Number of Credits: 3

When Offered: Spring, Summer

Prerequisites: REL 100, 150, or 153

REL 241 - Women in Religion

Are religions necessarily patriarchal? This course introduces students to the diversity of women's experiences of and contributions to religious belief and practice in at least one of the world's religious traditions. Topics may include feminist understandings of the divine, the role of women in the origins and development of religious traditions, feminist interpretations of sacred texts, feminist spiritualities, historical and contemporary efforts by women to reform religious traditions.

Number of Credits: 3

When Offered: Spring

How Offered: Face-to-Face

Prerequisites: REL 100, 150, or 153

REL 242 - Sports and Spirituality

This course explores contemporary spirituality in relation to the phenomena of sports. Students study how human beings encounter the Holy in the midst of everyday life with emphasis on how experiences associated with sports, either as an athlete participant or as identifying with athletes and teams, impact on developing a critical assessment of one's personal values system. This assessment, in turn, becomes a focus on the ways in which one relates to the Holy or the Transcendent in the course of one's life.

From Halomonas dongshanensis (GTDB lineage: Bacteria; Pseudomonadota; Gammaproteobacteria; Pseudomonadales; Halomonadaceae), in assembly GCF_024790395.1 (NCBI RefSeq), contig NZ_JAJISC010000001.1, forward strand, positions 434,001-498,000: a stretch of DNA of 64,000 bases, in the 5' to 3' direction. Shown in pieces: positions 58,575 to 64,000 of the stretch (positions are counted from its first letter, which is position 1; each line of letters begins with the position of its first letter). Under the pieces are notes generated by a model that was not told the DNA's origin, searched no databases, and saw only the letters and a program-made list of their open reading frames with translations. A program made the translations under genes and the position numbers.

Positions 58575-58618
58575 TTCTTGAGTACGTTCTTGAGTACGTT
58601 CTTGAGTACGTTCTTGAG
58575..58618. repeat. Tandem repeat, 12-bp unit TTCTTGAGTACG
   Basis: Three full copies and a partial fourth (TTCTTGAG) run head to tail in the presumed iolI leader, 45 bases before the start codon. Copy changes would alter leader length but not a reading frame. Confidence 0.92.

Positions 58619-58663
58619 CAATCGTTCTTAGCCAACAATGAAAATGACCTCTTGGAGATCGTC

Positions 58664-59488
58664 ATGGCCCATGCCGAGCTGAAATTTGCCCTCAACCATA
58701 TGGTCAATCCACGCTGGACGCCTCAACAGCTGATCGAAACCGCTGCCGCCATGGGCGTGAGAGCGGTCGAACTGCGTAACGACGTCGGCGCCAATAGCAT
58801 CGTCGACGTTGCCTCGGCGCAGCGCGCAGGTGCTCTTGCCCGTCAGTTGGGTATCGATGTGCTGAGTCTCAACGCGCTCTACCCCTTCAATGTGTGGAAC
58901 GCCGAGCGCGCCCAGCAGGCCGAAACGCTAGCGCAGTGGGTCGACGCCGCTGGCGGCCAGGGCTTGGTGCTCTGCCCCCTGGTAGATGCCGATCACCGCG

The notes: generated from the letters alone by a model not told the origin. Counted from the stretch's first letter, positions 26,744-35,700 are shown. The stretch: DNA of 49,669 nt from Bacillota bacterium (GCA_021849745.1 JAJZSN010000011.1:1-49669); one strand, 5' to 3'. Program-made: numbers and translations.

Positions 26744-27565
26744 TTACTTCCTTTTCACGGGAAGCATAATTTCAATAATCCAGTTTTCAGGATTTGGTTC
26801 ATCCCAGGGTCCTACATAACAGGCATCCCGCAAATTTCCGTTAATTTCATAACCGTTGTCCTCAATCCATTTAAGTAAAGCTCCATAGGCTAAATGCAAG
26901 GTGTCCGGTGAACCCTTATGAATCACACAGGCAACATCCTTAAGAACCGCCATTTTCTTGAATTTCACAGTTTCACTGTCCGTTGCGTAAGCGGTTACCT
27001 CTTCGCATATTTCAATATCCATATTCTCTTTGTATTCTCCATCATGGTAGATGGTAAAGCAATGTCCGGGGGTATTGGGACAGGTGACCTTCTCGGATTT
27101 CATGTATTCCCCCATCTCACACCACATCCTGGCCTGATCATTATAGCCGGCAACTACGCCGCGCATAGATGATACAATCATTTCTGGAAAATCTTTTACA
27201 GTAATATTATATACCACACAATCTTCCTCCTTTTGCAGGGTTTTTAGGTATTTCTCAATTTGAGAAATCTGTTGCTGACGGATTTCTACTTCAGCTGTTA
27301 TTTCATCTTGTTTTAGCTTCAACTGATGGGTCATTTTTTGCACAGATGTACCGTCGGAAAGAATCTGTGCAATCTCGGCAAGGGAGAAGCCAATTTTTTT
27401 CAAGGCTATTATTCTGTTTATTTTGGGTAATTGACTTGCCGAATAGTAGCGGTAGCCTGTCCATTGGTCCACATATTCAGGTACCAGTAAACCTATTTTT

Number of Credits: 3

When Offered: Spring

How Offered: Face-to-Face

Prerequisites: REL 100, 150, or 153

REL 243 - Religion and Contemporary Literature

The course explores the intersection between themes from the world's religions and contemporary literature. Works studied cross religious and geographic boundaries, as well as literary genres, and provide the opportunity for both literary critical and religious analyses highlighting themes such as identity, suffering, mystery, doubt, evil, the supernatural and reconciliation. Students do independent reading and research in this class. This course is cross-listed as ENG 243.

Number of Credits: 3

When Offered: Fall

How Offered: Face-to-Face

Prerequisites: REL 100, 150, or 153

REL 244 - Religion in The United States